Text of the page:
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- Patient Comments: Keratosis Pilaris - Cause
- Patient Comments: Keratosis Pilaris - Experience
- Patient Comments: Keratosis Pilaris - Treatment
- Patient Comments: Keratosis Pilaris - Affected Areas
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- Keratosis pilaris (KP) facts
- What is keratosis pilaris?
- Who gets keratosis pilaris?
- Does keratosis pilaris affect the entire body?
- What causes keratosis pilaris?
- What are the signs and symptoms of keratosis pilaris?
- What types of doctors treat keratosis pilaris?
- How do doctors diagnose keratosis pilaris?
- Does diet have anything to do with keratosis pilaris?
- Is keratosis pilaris curable?
- Is keratosis pilaris contagious?
- What conditions mimic keratosis pilaris?
- Are there home remedies for keratosis pilaris?
- What is the treatment for keratosis pilaris?
- What are possible complications of keratosis pilaris?
- What is the prognosis of patients with keratosis pilaris?
Does diet have anything to do with keratosis pilaris?
Is keratosis pilaris curable?
There is no available cure, miracle pill, or universally effective treatment for keratosis pilaris. It sometimes clears completely by itself without treatment.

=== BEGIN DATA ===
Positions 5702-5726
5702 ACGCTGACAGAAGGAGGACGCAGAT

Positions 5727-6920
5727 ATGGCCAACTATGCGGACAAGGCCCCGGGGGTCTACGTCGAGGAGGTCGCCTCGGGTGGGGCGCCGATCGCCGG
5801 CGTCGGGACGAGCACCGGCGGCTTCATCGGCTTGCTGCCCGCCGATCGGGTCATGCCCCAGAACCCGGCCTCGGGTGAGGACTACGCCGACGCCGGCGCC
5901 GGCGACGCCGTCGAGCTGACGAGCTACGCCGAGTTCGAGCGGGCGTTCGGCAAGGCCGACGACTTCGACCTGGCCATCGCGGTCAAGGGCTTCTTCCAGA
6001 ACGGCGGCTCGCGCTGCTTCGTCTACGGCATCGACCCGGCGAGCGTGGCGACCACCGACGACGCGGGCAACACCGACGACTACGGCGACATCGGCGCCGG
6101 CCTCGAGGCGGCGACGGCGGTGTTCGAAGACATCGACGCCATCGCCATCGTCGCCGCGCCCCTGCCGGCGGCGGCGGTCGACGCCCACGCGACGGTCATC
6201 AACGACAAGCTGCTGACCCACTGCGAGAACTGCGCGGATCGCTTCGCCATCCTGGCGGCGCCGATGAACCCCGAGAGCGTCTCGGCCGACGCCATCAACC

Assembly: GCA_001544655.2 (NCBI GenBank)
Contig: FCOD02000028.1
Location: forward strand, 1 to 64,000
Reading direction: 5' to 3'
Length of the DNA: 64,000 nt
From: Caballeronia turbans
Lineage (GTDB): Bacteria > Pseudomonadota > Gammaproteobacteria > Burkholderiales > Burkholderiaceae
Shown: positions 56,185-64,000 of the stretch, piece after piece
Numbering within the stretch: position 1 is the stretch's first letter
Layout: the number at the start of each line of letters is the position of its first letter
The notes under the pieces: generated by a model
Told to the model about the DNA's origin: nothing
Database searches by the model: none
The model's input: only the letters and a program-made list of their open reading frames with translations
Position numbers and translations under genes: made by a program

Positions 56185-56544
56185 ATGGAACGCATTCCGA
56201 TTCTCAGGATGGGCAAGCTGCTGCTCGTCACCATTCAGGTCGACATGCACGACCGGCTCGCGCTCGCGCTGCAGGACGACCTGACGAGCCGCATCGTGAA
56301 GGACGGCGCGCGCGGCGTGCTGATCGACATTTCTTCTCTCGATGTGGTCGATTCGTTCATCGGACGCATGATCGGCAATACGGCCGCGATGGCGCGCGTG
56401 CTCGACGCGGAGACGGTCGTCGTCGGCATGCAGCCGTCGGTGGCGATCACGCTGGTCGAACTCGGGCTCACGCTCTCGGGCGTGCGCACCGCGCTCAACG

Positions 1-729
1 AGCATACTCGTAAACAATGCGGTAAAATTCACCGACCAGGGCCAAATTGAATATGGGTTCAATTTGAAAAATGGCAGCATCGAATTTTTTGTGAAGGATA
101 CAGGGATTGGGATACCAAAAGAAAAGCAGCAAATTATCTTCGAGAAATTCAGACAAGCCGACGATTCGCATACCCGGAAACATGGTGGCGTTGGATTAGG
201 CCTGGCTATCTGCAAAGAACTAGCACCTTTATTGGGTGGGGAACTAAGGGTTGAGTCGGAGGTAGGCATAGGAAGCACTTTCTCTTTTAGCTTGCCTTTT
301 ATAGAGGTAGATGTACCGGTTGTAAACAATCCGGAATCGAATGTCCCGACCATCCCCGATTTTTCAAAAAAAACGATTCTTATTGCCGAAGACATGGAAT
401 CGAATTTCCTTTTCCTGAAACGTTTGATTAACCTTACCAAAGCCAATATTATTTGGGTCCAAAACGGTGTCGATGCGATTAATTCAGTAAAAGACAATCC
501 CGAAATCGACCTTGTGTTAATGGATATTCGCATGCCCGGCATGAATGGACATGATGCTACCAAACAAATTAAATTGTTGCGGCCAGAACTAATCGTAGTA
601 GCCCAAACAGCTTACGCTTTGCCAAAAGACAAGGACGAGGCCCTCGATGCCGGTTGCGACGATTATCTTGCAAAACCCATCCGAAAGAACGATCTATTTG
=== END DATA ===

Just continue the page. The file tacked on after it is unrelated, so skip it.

Is keratosis pilaris contagious?
Keratosis pilaris is not contagious. People do not give it to someone else through skin contact and do not catch it from anyone else. Some people are simply more prone to developing keratosis pilaris because of genetics and skin type.
What conditions mimic keratosis pilaris?
Other medical conditions can mimic keratosis pilaris. Keratosis pilaris may resemble acne, milia, folliculitis, eczema, atopic dermatitis, facial rosacea, or dry skin (xerosis). Keratosis pilaris may also resemble uncommon skin conditions like lichen spinulosus, pityriasis rubra pilaris, phrynoderma (vitamin A deficiency), ulerythema ophryogenes, ichthyosis vulgaris, eruptive vellus hair cysts, keratosis follicularis (Darier disease), Kyrle disease, lichen nitidus, lichen spinulosus, perforating folliculitis, and trichostasis spinulosa.
In India and other countries, a specific condition called erythromelanosis follicularis faciei et colli occurs. This unusual condition has a possible genetic relationship to keratosis pilaris. Erythromelanosis follicularis faciei et colli is characterized by the triad of hyperpigmentation (darker skin color), follicular plugging (blocked hair follicles), and redness of the face and neck.